Lecturer — Ph.D., UT Austin
- E-mail: email@example.com
- Office: GAR 3.226
- Office Hours: Spring 2013: T 11:30 a.m.-1:30 p.m.; W 9-11 a.m.
- Campus Mail Code: B7000
I am a PhD candidate currently working on a dissertation about the relationship between internationalism and the development of the British Commonwealth in the 1920s and 1930s. My research interests focus on the Commonwealth, imperialism, and the history of international government in the 20th century.
HIS 315L • The United States Since 1865
TTH 930am-1100am UTC 3.132
This class will survey over 150 years of modern American history, keeping a collective mind openabout which and why certain facts, stories, events, and people are key to understanding our past.It draws on two popular American history books that offer complementary, sometimes conflicting,interpretations of the American story to illuminate the rich textures of the nationʼs history as wellas the particular challenges faced in its writing. Using these authorities (as well as a basic Outlineof U.S. History) as a starting point, participants will work collaboratively to expand theirunderstanding of American history and to engage in the type of thinking required to “do” history.
U.S. Government, Outline of U.S. History, chapters 8-15.
Johnson, History of the American People,
Zinn, A Peopleʼs History of the United States (available online, but without page numbers)
iClicker, available at Coop . Register on Blackboard/ ToolsAdditional readings, available as posted on class website. (password provided in class)https://sites.la.utexas.edu/history2point0Optional: Foner, Give Me Liberty
GRADES and ABSENCE.
Grades will be determined on the basis of individual quiz grades (20%), four in-classessays (30%), team work: journal preparation and templates (23%), survey participation (2%),and a final exam (25%).
HIS 320R • Texas, 1914 To The Present
MWF 200pm-300pm UTC 3.110
(also listed as
URB 353 )
The course will survey change and continuity in the history of Texas within the context of U.S. history. Special attention will be given to politics and social relationships (class, race and gender relations) between 1900 and 1950. We will also examine themes such as socio-economic change, labor, transborder relations and electoral politics. Three semester hours of Texas history may be substituted for half of the legislative requirement for American history.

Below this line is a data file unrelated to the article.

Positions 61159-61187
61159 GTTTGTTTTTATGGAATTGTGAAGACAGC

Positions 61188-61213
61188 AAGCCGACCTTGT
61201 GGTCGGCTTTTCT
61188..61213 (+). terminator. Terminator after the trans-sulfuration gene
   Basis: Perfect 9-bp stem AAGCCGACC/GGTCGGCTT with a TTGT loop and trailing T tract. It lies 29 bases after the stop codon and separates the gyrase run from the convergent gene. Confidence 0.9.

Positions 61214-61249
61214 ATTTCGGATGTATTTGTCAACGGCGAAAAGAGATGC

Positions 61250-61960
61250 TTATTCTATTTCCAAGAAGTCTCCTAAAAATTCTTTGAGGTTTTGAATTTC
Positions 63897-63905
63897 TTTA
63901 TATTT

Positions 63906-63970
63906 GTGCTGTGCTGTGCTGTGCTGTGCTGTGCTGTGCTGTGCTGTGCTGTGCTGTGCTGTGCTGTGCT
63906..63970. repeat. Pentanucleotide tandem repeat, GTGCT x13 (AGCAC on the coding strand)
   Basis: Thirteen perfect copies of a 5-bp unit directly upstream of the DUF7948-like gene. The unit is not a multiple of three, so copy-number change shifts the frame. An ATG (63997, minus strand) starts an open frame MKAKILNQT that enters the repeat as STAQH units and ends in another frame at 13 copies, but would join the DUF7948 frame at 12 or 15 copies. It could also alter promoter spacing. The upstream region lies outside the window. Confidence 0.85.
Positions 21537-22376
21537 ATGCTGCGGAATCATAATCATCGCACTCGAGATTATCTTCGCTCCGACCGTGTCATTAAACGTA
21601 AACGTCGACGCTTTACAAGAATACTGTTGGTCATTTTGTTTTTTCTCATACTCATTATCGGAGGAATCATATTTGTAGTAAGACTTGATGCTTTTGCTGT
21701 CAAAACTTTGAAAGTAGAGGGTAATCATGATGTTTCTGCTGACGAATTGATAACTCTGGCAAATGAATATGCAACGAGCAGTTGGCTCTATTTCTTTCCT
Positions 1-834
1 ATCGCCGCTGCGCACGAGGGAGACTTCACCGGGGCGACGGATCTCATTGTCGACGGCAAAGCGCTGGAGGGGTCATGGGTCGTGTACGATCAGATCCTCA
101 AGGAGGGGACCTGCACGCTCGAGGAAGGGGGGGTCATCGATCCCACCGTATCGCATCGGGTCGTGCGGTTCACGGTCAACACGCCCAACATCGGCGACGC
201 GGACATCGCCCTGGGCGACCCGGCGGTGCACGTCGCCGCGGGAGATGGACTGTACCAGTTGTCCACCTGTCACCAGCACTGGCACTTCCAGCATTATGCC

HIS 309L • Western Civ In Modern Times
MWF 1200pm-100pm WAG 201
This course traces the history of Western civilization from roughly 1500 to the end of the twentieth century. We will be examining European societies as they grew from scattered kingdoms to centralized states to vast global empires. We will be looking at revolutions in politics, religion, and technology, and how they rapidly changed how people lived, worked, and even conceived of time and space. We will also explore how religious, political, social, and economic change led to violent upheaval in communities, war, slavery and colonial oppression, and global conflagrations.
Response essays: 15%
Exam 1 [day] 25%
Exam 2 [day] 25%
Final Exam: 35%
Judith G. Coffin and Robert C. Stacey, Western Civilizations, Second Brief Edition, Volume 2
Natalie Zemon Davis, The Return of Martin Guerre
Art Spiegelman, Maus: A Survivor’s Tale, Volumes 1 and 2
John Le Carré, The Spy Who Came In from the Cold